Tang Chhin Sothy/AFP
Thai tourists visit the Preah Vihear temple on June 21, the day before Cambodia closed the nearby border checkpoint with Thailand due to escalating Thai tensions over a map of the temple’s surrounding area.
The border with Thailand at the Preah Vihear checkpoint will stay closed until Thai protesters near the ancient temple site disperse, amid concerns that the demonstrators might “instigate problems,” said Preah Vihear provincial governor Preap Tan.
“We have to be careful for our people’s security, so we have to close it,” Tan said on June 26.
The checkpoint was closed late on June 22 after the protesters gathered at a market near the main entrance to the temple, on top of a ridge most easily accessed from the Thai side of the border.
The protesters oppose a June 17 decision by the Thai cabinet to approve a new map drawn by Cambodia of the site of the 10th century Hindu monument.
Approval of the map has cleared the way for Cambodia’s nomination for Preah Vihear’s listing as a UNESCO World Heritage Site to proceed after years of delays.
Deputy Prime Minister Sok An is leading the Cambodian delegation to a UNESCO meeting in Quebec, Canada, in early July at which the nomination will be considered.
“We hope that Preah Vihear will be added to UNESCO’s list of World Heritage sites,” Phay Siphan, spokesman for the Council of Ministers, said on June 25.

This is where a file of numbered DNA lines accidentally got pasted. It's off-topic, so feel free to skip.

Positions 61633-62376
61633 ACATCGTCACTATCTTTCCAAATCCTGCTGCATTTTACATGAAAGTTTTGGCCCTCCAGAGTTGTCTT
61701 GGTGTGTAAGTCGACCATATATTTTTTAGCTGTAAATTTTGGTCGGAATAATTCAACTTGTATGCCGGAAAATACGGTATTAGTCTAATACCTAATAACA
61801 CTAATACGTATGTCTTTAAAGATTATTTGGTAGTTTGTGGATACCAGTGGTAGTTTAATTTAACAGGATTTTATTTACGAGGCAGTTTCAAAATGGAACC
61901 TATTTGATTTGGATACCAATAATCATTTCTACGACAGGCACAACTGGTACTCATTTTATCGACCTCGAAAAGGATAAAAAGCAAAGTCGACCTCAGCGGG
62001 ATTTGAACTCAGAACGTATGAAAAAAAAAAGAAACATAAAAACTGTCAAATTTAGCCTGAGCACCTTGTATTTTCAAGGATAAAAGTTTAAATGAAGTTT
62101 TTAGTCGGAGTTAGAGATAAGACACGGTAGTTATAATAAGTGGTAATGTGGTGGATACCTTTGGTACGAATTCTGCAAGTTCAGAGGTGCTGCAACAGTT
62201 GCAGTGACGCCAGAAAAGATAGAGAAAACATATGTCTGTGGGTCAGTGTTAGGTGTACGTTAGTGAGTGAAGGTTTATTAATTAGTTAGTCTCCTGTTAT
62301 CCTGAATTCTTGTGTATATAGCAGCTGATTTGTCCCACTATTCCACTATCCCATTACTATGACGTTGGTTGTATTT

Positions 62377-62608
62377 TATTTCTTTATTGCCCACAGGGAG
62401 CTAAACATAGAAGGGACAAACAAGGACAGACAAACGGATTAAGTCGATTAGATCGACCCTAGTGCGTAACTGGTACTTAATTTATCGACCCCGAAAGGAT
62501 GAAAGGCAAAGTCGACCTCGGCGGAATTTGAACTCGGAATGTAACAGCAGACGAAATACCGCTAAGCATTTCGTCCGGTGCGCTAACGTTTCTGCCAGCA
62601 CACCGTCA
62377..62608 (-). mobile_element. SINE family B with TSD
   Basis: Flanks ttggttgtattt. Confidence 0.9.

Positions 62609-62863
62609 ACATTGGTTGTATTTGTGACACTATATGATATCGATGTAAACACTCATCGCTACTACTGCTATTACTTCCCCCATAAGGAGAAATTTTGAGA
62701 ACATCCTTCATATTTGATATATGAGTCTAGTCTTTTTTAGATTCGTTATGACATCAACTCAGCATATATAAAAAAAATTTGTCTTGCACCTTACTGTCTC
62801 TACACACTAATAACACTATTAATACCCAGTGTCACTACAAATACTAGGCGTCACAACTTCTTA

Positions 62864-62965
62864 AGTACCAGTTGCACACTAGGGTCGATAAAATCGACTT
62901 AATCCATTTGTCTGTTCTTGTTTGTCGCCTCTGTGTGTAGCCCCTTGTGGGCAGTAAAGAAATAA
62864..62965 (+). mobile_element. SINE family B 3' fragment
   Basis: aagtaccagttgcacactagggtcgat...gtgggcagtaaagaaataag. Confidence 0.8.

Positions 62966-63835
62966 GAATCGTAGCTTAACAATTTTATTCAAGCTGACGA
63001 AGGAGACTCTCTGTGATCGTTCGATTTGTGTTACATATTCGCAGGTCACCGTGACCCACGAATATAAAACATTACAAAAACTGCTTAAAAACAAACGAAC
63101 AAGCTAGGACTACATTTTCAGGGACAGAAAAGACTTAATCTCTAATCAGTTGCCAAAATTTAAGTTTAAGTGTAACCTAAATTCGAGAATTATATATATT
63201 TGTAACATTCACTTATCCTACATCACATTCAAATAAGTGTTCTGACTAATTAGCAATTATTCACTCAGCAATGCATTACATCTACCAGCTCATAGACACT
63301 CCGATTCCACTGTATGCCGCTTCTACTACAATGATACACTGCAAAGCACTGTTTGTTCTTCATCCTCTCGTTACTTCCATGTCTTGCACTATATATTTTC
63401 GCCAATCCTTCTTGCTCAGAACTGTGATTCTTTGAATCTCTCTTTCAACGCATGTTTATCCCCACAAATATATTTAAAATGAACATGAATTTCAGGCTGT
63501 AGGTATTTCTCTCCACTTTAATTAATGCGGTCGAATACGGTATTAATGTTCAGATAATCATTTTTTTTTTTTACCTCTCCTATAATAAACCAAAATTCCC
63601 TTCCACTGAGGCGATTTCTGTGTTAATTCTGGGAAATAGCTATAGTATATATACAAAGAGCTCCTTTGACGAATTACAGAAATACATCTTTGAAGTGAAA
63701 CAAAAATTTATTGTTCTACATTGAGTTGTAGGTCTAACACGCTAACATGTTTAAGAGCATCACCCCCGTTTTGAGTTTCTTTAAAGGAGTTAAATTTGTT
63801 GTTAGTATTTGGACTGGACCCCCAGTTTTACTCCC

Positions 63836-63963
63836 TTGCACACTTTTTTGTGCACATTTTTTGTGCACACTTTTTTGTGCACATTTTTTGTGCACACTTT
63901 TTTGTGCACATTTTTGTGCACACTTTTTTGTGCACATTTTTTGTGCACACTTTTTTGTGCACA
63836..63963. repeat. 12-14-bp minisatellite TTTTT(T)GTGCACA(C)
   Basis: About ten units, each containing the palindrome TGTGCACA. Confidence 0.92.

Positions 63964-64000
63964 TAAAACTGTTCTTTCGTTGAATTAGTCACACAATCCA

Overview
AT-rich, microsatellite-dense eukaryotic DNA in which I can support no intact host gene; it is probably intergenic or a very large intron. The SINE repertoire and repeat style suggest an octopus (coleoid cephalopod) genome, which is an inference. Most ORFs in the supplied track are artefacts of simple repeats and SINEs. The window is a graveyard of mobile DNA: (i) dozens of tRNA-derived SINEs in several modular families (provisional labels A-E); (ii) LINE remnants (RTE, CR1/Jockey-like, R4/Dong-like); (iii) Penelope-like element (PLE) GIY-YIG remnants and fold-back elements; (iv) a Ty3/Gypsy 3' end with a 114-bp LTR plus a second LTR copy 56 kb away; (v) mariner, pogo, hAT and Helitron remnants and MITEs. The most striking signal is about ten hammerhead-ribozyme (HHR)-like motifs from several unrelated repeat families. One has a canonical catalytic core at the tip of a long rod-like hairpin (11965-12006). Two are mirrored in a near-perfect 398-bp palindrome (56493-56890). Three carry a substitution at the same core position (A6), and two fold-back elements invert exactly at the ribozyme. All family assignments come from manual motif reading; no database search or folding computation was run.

Siphan said he could foresee no obstacles to listing because of a joint communique endorsing the nomination signed by Sok An and the Thai foreign minister, Noppadon Pattama, on June 18.
However, the Thai government is coming under increasing criticism from opposition parties and civil society groups over its endorsement of the nomination.
The government of Prime Minister Samak Sundaravej was condemned over the issue during a no-confidence debate in the Thai parliament last week. The issue has also been taken up by a coalition of anti-government groups which began street protests in Bangkok last month calling for Samak’s resignation.
The arrival of protesters at the checkpoint came after speakers at the street protests began using the Preah Vihear issue to step up their criticism of Samak.
Siphan said the reopening of the checkpoint will depend on the behavior of the Thai protesters.
“The checkpoint will be reopened after the demonstrators disperse and the situation calms down,” he said.
He criticized Thai opposition parties for politicizing the issue and also accused them of instigating demonstrations against Cambodia’s bid to seek World Heritage listing for Preah Vihear.
Siphan also expressed frustration at the attitude of Thai opposition parties towards the 1962 ruling by International Court of Justice granting sovereignty of Preah Vihear to Cambodia.
“Thai opposition party leaders are lawmakers but they oppose the international court’s decision,” he said.
Meanwhile, the closure of the checkpoint has forced Cambodian snack and souvenir vendors at the temple site to suspend operations.
Ley Eang, who runs a cafe at Preah Vihear, said on June 25 his only customers since the closure had been other Cambodians living at the site.
“My shop has had no customers from outside, so business is not good,” Eang told the Post on June 25.
“Some shopkeepers have returned to their home villages for a rest,” he said.
Preah Vihear checkpoint chief Ros Heng dismissed concerns that the closure would lead to food shortages on the Cambodian side of the border.
“We have no problem with food shortages as in past years because there is now road access to the temple,” Heng said.
He said there were dozens of Thai protesters at the market. “We are watching them,” Heng said.